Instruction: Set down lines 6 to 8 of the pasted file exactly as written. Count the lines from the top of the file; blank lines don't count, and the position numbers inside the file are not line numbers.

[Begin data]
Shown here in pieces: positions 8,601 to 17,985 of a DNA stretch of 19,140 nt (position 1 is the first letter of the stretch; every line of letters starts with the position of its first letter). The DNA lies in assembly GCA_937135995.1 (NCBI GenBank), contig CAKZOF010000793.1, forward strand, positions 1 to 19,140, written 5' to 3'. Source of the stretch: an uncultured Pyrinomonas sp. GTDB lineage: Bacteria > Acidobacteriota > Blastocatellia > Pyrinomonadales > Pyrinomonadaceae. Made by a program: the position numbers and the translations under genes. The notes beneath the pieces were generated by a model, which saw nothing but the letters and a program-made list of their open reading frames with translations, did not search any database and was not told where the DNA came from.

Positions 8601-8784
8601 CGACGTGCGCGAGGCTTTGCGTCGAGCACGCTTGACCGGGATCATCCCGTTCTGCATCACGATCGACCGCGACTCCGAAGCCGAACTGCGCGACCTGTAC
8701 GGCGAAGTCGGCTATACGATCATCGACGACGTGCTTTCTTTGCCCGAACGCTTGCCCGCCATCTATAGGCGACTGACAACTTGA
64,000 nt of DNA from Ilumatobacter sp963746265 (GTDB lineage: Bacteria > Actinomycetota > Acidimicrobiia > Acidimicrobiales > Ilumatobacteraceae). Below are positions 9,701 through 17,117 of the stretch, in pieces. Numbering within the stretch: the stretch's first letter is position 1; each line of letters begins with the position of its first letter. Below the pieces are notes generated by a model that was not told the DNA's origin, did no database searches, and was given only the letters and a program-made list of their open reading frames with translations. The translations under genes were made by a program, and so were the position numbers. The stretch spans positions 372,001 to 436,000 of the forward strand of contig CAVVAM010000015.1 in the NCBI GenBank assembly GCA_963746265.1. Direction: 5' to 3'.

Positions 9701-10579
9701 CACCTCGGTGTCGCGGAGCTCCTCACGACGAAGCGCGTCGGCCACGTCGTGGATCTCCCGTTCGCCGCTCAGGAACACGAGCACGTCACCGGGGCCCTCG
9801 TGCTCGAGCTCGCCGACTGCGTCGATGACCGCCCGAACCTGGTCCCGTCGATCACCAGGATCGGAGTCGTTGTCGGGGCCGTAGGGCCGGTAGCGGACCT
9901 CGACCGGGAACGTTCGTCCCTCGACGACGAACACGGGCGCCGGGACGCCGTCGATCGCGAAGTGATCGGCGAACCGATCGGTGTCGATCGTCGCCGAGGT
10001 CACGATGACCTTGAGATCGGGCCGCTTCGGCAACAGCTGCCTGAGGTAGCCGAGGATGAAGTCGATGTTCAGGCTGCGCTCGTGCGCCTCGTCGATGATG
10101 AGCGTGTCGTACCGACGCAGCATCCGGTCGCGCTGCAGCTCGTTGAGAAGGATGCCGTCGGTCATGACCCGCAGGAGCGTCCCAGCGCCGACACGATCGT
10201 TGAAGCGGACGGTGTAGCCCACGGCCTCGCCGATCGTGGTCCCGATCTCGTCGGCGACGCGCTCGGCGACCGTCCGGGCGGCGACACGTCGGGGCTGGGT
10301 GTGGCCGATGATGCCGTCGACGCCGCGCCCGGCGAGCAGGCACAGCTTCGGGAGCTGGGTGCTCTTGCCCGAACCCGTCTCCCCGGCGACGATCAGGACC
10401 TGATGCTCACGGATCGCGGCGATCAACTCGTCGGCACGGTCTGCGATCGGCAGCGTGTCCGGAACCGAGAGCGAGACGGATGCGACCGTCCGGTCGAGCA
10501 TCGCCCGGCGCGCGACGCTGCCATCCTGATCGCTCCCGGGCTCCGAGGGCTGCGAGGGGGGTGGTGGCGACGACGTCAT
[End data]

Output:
Positions 9701-10579
9701 CACCTCGGTGTCGCGGAGCTCCTCACGACGAAGCGCGTCGGCCACGTCGTGGATCTCCCGTTCGCCGCTCAGGAACACGAGCACGTCACCGGGGCCCTCG
9801 TGCTCGAGCTCGCCGACTGCGTCGATGACCGCCCGAACCTGGTCCCGTCGATCACCAGGATCGGAGTCGTTGTCGGGGCCGTAGGGCCGGTAGCGGACCT